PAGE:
The increase in BMI among ELBW children during adolescence compared with NBW children has been reported previously in addition to the long- term implications of catch-up growth for metabolic and cardiovascular disease. 7.8,30,31
However the considerable catch-up in obesity among ELBW children to the current very high prevalence of NBW children may further intensify the known threat to adult health.
Our findings of a significant association of neurosensory impairments and lower socioeconomic status with functional limitations and need for services indicates both biologic and sociodemographic influences on children’s health in both NBW and preterm children. The significant association of male sex with functional limitations, need for services in childhood asthma has been reported.20,24,27,32
Strengths of this study include our longitudinal design and use of both noncategorical and specific diagnostic categories of chronic illness, each of which has important epidemiologic and clinical implications. Our use of a generic or noncategorical approach, independent of diagnoses, provides an assessment of the multiple chronic sequelae of preterm birth and also incorporates a functional classification as suggested by the World Health Organization 33
Children’s special health care needs are used for the identification and planning of federal aid and services and also provide an indirect measure of the enormous cost of providing health care and education for these children of whom preterm survivors constitute an important subgroup.34–36
We chose to examine longitudinal changes in the rates of asthma and obesity because asthma is a common consequence of preterm birth and obesity may have long term metabolic and cardiovascular implications 30
We did not consider cerebral palsy or cognitive impairment, which are chronic conditions that are also prevalent among preterm children, because their rates are fairly stable after middle childhood37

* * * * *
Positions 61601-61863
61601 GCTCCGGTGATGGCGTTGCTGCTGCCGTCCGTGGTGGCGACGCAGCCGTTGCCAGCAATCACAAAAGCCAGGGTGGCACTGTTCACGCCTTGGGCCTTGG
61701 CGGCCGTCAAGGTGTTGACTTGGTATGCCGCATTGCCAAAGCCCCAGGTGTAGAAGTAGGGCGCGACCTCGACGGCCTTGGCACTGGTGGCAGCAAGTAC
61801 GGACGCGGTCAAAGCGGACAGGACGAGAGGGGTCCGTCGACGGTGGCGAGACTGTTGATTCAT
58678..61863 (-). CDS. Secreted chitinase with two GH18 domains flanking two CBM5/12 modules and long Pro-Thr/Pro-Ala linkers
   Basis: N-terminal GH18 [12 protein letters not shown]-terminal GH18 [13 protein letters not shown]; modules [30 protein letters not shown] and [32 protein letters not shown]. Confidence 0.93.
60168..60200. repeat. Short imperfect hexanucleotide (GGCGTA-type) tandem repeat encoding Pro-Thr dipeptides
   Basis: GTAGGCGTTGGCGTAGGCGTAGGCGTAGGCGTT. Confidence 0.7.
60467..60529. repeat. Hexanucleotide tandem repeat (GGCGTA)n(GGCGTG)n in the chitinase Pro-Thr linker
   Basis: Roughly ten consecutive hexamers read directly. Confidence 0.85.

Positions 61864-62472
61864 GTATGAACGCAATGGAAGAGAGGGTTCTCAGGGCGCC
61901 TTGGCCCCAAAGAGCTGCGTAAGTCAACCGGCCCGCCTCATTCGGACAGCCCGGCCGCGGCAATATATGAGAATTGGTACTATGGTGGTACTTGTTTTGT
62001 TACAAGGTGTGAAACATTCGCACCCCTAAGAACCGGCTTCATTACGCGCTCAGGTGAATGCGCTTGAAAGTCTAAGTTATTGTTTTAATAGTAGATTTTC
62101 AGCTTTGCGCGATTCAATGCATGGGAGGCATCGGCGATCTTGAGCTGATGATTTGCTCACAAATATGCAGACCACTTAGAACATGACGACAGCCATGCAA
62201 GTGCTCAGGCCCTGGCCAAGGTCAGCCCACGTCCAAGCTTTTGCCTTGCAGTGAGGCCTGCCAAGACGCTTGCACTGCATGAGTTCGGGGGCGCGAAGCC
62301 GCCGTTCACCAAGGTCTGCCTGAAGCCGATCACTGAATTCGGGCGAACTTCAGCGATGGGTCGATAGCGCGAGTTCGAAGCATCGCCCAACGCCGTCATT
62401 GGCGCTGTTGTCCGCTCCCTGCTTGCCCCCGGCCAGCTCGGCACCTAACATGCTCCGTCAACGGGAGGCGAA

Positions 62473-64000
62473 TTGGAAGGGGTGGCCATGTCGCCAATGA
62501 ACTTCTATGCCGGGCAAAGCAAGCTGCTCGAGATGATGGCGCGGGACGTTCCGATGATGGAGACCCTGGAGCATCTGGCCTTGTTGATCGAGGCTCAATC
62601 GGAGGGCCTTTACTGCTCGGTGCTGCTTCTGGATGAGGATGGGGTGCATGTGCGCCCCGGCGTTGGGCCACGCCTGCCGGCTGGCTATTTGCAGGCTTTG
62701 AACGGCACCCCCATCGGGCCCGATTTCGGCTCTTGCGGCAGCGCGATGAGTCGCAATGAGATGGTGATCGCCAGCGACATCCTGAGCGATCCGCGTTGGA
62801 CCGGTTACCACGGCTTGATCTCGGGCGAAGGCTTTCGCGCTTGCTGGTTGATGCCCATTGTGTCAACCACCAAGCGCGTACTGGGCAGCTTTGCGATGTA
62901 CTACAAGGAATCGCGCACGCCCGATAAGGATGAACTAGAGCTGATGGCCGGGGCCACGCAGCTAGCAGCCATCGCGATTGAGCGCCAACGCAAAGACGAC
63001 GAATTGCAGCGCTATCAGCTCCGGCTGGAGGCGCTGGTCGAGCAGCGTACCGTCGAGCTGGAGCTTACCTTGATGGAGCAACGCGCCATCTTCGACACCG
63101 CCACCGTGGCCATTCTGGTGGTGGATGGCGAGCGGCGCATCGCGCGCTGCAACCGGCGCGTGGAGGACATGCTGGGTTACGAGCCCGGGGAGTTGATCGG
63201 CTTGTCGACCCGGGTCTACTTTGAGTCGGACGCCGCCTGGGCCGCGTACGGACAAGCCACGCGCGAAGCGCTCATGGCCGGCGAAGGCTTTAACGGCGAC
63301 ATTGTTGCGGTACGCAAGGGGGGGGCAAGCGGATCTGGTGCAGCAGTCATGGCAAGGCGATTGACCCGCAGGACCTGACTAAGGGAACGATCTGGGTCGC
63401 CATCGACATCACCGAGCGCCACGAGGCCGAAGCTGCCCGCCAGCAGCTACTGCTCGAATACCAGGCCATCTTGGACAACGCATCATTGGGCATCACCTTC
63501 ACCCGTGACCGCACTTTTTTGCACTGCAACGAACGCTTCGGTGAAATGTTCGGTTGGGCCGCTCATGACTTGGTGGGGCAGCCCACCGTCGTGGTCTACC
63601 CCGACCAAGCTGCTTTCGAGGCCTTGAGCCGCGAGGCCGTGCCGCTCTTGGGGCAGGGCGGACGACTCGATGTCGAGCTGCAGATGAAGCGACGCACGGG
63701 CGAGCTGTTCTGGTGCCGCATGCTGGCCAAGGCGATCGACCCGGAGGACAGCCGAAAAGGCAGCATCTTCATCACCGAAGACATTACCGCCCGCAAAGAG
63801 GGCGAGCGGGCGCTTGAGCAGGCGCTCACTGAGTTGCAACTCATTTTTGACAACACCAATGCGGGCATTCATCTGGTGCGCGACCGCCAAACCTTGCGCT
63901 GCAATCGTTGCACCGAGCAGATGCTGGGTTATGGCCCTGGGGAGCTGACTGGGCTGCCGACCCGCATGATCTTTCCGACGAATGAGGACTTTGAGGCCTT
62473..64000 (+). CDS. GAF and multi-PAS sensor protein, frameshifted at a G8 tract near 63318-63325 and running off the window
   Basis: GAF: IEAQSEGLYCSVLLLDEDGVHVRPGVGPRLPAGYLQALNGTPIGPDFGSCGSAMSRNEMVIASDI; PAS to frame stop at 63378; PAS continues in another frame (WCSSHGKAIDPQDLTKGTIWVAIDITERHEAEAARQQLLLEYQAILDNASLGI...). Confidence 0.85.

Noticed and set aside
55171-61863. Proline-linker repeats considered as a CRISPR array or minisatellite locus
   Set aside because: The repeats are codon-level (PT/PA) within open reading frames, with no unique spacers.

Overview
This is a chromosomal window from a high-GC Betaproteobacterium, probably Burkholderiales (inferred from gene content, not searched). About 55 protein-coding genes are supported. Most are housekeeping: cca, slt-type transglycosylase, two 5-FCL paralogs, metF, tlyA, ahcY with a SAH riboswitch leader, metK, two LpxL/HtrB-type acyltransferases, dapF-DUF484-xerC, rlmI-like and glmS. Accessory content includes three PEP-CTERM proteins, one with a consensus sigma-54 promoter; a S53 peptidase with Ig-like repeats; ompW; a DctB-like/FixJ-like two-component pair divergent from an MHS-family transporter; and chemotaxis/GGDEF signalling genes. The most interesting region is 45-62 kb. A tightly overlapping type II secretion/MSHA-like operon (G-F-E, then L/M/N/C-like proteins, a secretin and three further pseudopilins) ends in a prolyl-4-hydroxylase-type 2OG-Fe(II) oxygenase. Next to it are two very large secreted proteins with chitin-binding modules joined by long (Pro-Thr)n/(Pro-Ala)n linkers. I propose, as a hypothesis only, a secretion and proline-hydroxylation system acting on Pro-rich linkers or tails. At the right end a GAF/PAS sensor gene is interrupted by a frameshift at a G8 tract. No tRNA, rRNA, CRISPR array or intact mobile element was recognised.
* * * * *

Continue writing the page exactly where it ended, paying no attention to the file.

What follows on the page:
; however, the QUICCC-R does include parent report of developmental problems and need for special education.
Possible limitations of our study include the fact that our population is based on birth weight rather than gestational age based and that our sample of ELBW children represents an urban perinatal center and is not representative of theentire United States. The follow-up rate of the NBW controls is lower than that of the ELBW children, which is probably due to their lesser commitment to the study. However, there were no sociodemographic differences between the 2 groups.
We excluded children with neurosensory abnormalities from the examination of obesity as they tend to grow poorly, which might have influenced outcomes. Fewer of the ELBW children followed up had bronchopulmonary dysplasia compared with those children who were not followed up, which might have influenced their rates of asthma.
Our results are based mainly on parent report, which may be biased and inconsistent between periods. However the QUICCC has been validated as a parent measure of child health.10
Some outcomes has small numbers of events which was reflected in the wide 95% CIs. There is always the possibility of detection bias among ELBW children; however, the detection of an increased rate of asthma in NBW controls argues against this. Finally, because the QUICCC-R provides a noncategorical measure of chronic health conditions, specific diagnoses aside from asthma and obesity were not examined.
Because mortality of ELBW infants has reached a plateau with the majority of infants currently surviving, the residual rates of neonatal morbidity and resultant chronic illness become critical. 38
. Rates of neonatal morbidity have decreased since 2000 but there is, as yet, no evidence of improved health outcomes.
Our results may thus have relevance to current survivors. The ELBW status may be considered a marker for the risk of multiple chronic conditions which warrant closer than average health surveillance during adolescence. In addition to therapy for neurodevelopmental disorders, ELBW children with asthma or obesity should receive interventions such as smoking prevention and exercise encouragement to reduce the consequences of these conditions and to possibly enhance their long-term adult outcomes.39,40